My conversion doesn’t come up a lot because it doesn’t mean very much to me. I’m not a convert – I’m a Jew. I’m not a Jew-by-choice – I’m a Jew. I’m not a former Christian – I’m a Jew. When God presented the Israelites with the Torah at Mt. Sinai, and the souls of all Jews past and present were there to hear and receive it, mine was in the crowd. So we’re taught, and so I believe.
So there I am in Israel, I discover that I’m really a Jew, I become one, and there it is. Done.
Or so I thought.
It never occurred to me that I might one day find myself living in the galut (exile). It never occurred to me that American Jews would find my conversion of material interest (Israeli Jews — or: the kind I hang out with — mostly don’t). It never occurred to me that in becoming a Jew in Israel, I learned some very specific ways to be Jewish that don’t apply in the galut. And it really never occurred to me that there might be anything wrong with Israelis’ powerful sense of superiority about the way that they are Jews — and it never occurred to me that there might be something wrong with American Jews agreeing with them.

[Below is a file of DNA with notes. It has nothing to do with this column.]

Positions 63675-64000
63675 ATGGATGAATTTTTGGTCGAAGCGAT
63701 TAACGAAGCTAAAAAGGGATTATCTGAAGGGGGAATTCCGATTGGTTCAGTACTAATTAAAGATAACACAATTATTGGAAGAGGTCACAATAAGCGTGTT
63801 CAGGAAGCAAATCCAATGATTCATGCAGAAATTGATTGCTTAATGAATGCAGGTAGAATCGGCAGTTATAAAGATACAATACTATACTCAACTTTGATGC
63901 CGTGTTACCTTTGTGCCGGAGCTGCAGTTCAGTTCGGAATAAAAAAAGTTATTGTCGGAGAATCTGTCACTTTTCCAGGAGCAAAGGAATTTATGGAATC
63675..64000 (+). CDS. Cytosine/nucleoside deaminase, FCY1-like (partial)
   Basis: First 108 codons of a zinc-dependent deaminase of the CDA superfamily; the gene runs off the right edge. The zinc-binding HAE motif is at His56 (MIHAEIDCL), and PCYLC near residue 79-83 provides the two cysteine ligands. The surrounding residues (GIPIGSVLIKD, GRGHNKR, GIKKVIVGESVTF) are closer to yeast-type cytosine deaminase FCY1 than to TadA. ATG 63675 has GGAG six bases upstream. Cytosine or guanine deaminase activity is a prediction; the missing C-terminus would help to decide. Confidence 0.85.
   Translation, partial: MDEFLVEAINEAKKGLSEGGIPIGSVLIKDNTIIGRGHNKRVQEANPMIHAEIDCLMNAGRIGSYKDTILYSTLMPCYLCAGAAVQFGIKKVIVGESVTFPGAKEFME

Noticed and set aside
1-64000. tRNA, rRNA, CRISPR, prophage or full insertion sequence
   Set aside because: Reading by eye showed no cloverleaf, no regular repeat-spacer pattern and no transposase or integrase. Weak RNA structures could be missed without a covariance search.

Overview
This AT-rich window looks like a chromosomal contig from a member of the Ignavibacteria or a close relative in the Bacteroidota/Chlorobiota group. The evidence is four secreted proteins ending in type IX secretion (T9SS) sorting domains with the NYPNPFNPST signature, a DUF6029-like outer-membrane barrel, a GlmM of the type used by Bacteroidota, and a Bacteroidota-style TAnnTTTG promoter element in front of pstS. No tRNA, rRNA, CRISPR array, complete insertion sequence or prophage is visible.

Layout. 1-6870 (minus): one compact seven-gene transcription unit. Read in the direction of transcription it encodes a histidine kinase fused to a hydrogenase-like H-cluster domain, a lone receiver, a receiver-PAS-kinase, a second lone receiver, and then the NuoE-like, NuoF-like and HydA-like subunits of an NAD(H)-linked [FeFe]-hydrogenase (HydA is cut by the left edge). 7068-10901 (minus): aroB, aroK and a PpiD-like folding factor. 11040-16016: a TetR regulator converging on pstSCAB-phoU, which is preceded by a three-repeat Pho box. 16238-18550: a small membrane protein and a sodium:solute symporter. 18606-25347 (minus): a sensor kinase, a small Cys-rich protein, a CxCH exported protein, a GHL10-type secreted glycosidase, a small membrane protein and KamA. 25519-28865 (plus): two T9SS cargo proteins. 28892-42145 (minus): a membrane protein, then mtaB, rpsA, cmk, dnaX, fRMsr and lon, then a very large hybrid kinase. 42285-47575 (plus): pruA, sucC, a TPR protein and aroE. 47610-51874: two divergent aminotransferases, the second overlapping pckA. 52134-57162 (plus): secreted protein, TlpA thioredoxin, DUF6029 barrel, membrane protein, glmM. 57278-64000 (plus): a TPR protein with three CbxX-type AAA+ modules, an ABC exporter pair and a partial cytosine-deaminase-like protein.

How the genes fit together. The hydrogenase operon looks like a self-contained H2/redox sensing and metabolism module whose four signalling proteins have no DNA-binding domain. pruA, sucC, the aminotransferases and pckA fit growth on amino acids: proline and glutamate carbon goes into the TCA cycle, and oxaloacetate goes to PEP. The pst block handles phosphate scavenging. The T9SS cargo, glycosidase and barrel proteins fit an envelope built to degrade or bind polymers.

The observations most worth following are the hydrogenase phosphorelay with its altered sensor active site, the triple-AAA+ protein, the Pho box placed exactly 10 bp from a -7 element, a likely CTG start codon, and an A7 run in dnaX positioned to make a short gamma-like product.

And yet. Here I am. And the longer I live here in the galut, the more of an American Jew I become — and the more pissed off I get at the Israelis.
There is a sense — a nonsense, really — that Israelis are better Jews. That they, by-definition, know what they’re doing better than the Jews who don’t live their lives in Hebrew.
Israeli Jews are often greeted by their American brothers and sisters with an odd kind of reverence, deference even, both of which my husband and I experienced when we arrived on these shores. This is true even if (and this is the especially odd part) the Israelis in question are not in the least observant. I’ve been told (to my face) that some people in my shul are willing to accept that I can’t be all bad, despite my politics, because my husband is Israeli-born.